It’s difficult to compete internationally as an American shipbuilder with only American facilities. There’s no doubt that the labor cost structure in the US is higher than many other locations, and recent tariffs have made it even more challenging to compete in a true export manner. Regardless of whether or not anyone agrees with the tariffs, it is simple fact that their current impact on cost has made it even harder to export against foreign competition. Additionally, many countries with native shipbuilding capability have similar Jones Act-like regulations, which also works against us.
We export a great deal, with FMS being a key portion of that, but certainly not all. We are blessed with dozens of repeat international buyers. We attribute this to simply designing and building a high quality product at a fair price; by focusing on the customer and providing good support. Our use of technology has helped us bridge the gap in cost, but at the end of the day the customers buy the product for the quality and service.
At this point in time, your largest LOA build history is in the 100-to-150 foot range. The smaller, aluminum manufacturing niche seems to be your sweet spot. Could you accomplish bigger projects in any of your existing yards? If so; which one?
That certainly was, and largely still is, the case today. Our core competency is in smaller aluminum new construction of boats and small ships, but with multiple different 120’+ steel and aluminum new construction ongoing in both Franklin and Alabama the range of our expertise continues to grow. By applying the high volume production methods learned in the production of smaller boats, combined with newly implemented technology, and, in some cases even incorporating more traditional shipbuilding styles, we’re creating an extraordinarily dynamic environment that allows us to address multiple projects and programs across a multitude of sectors. For practical reasons, our Jeanerette production facility will continue to focus on smaller, trailerable vessels (50’ and under), both Franklin, and even more so, Alabama, have significant upside growth potential on the size of vessels within our skill set.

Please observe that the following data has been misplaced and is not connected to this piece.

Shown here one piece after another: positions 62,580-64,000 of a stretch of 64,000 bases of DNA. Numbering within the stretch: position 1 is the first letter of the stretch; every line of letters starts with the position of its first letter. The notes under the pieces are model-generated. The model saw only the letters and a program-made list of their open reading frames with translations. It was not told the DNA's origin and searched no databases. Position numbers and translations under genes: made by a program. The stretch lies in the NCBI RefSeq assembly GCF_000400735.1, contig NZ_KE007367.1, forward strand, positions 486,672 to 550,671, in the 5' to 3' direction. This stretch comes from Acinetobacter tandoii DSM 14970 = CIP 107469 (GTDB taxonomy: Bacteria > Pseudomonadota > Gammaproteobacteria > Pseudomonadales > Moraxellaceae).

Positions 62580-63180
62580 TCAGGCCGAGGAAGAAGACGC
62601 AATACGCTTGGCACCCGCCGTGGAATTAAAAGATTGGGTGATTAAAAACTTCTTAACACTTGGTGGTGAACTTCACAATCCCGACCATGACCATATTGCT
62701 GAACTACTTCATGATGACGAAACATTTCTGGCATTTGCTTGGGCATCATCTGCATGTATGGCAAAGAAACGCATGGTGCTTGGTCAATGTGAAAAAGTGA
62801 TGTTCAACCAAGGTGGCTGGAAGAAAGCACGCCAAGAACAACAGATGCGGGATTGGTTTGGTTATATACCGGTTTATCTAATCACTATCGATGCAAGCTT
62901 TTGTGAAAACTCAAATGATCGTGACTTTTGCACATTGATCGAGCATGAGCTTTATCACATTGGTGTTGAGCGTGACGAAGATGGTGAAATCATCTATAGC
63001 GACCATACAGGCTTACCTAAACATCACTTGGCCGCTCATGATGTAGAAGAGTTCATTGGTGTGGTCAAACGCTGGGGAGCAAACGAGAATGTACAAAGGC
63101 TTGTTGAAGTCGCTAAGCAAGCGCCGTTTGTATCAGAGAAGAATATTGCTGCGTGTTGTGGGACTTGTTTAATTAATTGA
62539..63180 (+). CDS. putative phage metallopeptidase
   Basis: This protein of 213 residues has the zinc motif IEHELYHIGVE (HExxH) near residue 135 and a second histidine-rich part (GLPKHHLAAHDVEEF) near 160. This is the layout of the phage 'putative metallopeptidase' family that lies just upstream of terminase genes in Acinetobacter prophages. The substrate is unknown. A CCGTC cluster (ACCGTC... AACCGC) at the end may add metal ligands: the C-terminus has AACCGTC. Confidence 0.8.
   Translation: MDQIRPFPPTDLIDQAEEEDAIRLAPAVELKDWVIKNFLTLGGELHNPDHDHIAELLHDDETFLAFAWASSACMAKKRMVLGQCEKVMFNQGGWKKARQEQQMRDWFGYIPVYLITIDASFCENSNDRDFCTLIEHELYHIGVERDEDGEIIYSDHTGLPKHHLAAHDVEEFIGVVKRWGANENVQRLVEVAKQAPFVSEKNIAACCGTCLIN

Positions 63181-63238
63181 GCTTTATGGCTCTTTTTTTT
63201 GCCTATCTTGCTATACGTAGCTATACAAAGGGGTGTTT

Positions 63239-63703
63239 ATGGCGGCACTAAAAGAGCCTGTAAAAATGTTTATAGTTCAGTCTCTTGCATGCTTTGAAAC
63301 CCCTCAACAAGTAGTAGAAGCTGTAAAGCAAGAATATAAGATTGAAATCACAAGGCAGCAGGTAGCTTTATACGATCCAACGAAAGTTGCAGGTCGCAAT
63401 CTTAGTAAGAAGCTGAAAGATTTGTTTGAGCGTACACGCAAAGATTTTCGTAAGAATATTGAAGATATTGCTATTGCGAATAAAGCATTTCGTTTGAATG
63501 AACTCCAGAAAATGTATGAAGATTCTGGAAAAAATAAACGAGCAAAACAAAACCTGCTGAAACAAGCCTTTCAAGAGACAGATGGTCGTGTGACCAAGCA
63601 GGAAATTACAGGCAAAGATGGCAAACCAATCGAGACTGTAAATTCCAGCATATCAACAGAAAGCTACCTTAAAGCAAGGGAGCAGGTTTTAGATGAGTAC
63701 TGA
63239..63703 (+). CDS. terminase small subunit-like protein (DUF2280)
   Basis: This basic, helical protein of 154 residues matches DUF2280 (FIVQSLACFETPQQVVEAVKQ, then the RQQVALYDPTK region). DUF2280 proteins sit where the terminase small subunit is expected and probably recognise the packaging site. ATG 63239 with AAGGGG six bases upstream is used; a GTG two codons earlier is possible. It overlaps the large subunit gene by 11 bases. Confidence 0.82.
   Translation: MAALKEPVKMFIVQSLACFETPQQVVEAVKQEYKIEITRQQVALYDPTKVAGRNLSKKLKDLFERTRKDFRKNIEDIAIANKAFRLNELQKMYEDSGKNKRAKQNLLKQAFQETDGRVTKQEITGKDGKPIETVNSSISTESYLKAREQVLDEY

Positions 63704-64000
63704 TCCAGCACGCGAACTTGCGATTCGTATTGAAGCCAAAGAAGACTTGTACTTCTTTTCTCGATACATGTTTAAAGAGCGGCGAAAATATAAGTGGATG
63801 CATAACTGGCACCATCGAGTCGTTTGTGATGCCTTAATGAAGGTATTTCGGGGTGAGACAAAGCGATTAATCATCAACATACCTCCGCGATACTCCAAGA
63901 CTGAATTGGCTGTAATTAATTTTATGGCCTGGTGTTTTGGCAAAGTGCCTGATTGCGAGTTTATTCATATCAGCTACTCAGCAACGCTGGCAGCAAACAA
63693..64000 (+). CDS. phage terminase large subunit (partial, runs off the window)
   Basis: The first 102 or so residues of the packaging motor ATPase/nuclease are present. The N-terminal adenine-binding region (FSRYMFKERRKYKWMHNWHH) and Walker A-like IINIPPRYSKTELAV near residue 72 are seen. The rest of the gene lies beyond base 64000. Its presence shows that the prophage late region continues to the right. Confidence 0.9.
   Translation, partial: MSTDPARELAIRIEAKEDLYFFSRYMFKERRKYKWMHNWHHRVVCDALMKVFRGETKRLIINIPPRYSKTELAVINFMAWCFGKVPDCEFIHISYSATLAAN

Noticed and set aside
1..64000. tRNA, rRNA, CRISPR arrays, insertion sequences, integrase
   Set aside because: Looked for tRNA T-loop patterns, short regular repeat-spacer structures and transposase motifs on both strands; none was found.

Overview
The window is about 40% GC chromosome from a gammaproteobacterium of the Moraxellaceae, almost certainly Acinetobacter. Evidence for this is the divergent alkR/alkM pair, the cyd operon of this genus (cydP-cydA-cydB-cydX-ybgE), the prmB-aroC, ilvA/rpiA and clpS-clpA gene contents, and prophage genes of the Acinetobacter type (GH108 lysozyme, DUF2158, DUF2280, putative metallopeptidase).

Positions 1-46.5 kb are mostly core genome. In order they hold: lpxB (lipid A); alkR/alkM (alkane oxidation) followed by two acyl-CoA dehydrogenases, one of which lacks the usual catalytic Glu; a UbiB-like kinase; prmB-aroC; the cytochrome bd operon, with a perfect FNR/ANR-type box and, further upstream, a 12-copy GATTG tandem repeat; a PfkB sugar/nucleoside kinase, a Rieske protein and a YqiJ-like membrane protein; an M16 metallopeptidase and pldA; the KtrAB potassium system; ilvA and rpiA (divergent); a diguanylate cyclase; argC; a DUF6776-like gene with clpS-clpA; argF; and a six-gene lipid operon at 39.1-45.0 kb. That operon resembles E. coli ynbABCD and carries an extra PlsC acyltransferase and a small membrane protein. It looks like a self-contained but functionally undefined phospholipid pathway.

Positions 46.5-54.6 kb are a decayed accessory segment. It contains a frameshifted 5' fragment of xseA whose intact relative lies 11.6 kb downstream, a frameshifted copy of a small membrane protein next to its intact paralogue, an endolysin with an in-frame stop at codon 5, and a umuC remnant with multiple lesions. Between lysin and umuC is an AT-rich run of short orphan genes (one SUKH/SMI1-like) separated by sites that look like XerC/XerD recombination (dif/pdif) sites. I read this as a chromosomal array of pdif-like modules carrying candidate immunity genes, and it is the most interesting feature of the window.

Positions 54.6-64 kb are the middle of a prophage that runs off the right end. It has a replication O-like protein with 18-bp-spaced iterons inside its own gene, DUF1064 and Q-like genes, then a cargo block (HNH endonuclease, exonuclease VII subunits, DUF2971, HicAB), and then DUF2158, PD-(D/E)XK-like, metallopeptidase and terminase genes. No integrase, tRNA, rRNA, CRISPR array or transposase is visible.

Would you contemplate the purchase of another yard in the near term?
Contemplate? Certainly, and in fact I think it’s highly likely at some point. However, it is not currently our focus and I don’t expect us to execute another shipyard acquisition in the near term. That said; we do continue to watch the North East offshore wind market and would love to partner with or acquire a yard in the region as the market develops.
You are building a 150’ yacht for a private client in the Franklin yard. That a U.S. yard is building a yacht is big enough news, but using aluminum in these types of luxury vessels isn’t the rule. Nevertheless, your welding techniques have brought aluminum finishing in line with what was only thought possible with fiberglass. Can we expect more of that work in the future?
Yachts span the gamut in terms of materials; aluminum, steel, and composite. Certainly the use of composite construction has grown in prevalence in the last decade. However, aluminum offers flexibility, lower tooling costs and time advantages when building a custom vessel. The quality of our aluminum craftsmanship has resulted in an amazing finish, especially considering this vessel isn’t faired. We view the hull material as agnostic; we would build a vessel in aluminum, steel, or composite if it was the right choice for a given application. For the sake of our current build, aluminum offered the best value for the reasons just given as well as durability for the owner’s mission.
Producing 200+ boats annually keeps your yards busy, but that takes a disciplined manufacturing process. And, that’s what shipbuilding has evolved to be – a manufacturing process. Tell us about the Metal Shark approach to modernizing your work lines.
We have spent a tremendous amount of time developing and subsequently refining our manufacturing processes. It’s an ongoing effort and the only thing I’m certain of is that we aren’t done. Daily, we work to improve what we do, come up with new methods, and to push ourselves forward. We started building ferries upside down, now we construct them right-side up. Everything is on the table to be evaluated and potentially changed, and of course our diversification adds another layer of complexity. The other day, we were building a 20’ boat costing less than $100,000 while at the same time building multiple, dissimilar, 100+ foot, deca-million dollar vessels. The variety of what we do at times can be daunting.
We continue to push and rely on modern software and management tools to organize the operations. Whether it be Solidworks and their powerful modeling and product management software, our new ERP system, or work station terminals as opposed to drawings; technology continues to permeate the modern manufacturing world. The automation of cut file and drawing creation continues, as does IoT implementation, such as cloud-connected welding machines.
Technology aside, this is still a people business. As much as innovation has helped us, so have our senior operations managers. Tim Schieb, COO/President, joined us and continues to drive forward operational improvements. Industry veteran Doug Barrow has led the way in Alabama and Jon Gravois continues to drive the small boat side of the business.
Are you employing – or contemplating – robotic welding and/or any other advanced changes to your manufacturing procedures? If so, where and how?